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The key is to learn how to be aware of and accept the moments when you’re feeling below the line. Ask yourself, “How did I get here? What has been going on in my life?” And, when you’re ready to move forward, ask yourself, “What can I do to take responsibility for how I feel? What do I want to believe instead.” When you answer the latter, you regain control of your interpretation of the event, which means you regain control of your circumstances.

Yes, mastering your thoughts means mastering your results. Have you heard of the law of attraction? The point is that our thoughts are more powerful than we think they are, and we attract the things into our lives that we focus on. So when we always see the problems, we stay in the problems. When we are waiting for others to do something, we hold ourselves back from moving forward. When we refuse to see our role or our choices in creating the situation we are in, we cannot get ourselves out of it.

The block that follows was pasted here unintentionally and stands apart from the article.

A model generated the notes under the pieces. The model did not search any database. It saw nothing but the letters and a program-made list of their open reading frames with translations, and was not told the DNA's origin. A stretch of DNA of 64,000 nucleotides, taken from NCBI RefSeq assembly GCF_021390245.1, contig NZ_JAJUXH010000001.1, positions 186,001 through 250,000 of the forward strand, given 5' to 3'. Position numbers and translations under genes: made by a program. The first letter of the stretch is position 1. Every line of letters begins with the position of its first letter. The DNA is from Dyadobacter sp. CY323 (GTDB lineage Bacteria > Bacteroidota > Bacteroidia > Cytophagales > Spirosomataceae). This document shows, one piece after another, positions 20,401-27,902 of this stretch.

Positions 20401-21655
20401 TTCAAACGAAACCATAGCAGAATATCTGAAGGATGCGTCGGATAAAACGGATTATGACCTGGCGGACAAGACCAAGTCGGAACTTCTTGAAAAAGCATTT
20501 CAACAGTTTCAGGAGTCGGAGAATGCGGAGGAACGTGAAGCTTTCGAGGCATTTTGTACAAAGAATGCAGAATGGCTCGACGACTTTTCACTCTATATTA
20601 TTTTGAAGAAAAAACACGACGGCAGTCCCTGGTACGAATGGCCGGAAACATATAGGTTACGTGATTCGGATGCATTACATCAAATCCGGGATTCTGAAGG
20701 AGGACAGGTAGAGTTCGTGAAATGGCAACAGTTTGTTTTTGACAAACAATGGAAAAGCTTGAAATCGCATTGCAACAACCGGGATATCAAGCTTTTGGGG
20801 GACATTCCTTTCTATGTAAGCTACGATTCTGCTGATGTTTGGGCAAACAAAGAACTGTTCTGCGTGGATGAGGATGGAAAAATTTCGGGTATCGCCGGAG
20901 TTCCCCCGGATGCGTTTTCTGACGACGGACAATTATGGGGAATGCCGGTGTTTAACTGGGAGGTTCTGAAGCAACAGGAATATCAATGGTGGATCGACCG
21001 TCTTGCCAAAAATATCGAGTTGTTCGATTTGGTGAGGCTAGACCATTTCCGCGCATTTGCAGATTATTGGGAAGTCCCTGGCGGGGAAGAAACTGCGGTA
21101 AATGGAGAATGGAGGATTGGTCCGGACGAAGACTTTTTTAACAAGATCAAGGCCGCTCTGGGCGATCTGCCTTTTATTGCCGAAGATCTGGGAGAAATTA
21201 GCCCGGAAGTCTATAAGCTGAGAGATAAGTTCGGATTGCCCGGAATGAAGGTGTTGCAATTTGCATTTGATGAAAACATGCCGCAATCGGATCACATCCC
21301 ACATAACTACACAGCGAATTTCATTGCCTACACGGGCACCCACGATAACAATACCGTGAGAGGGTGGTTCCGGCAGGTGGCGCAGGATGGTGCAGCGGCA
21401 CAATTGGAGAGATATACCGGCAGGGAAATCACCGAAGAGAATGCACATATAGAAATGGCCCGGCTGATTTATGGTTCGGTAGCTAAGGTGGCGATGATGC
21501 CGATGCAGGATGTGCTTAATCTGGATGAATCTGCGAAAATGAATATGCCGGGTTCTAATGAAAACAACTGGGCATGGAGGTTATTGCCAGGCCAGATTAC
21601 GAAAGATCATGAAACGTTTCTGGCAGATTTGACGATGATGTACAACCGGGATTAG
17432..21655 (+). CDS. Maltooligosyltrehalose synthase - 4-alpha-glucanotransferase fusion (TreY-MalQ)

Your personal power lies in noticing that there’s a choice in how you interpret the world around you. You have the control, if you’ll just decide to take it. Once you open your curiosity by deciding to learn from criticism or difficulties, and get courageous by seeing effort as a path to success and persisting in spite of setbacks, you are developing a growth mindset, as written about by Dr. Carol Dweck and illustrated below.

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Her research has shown that those with a growth mindset reach higher levels of achievement and fulfillment. You’ve heard the phrase, you are what you eat. You are what you think too.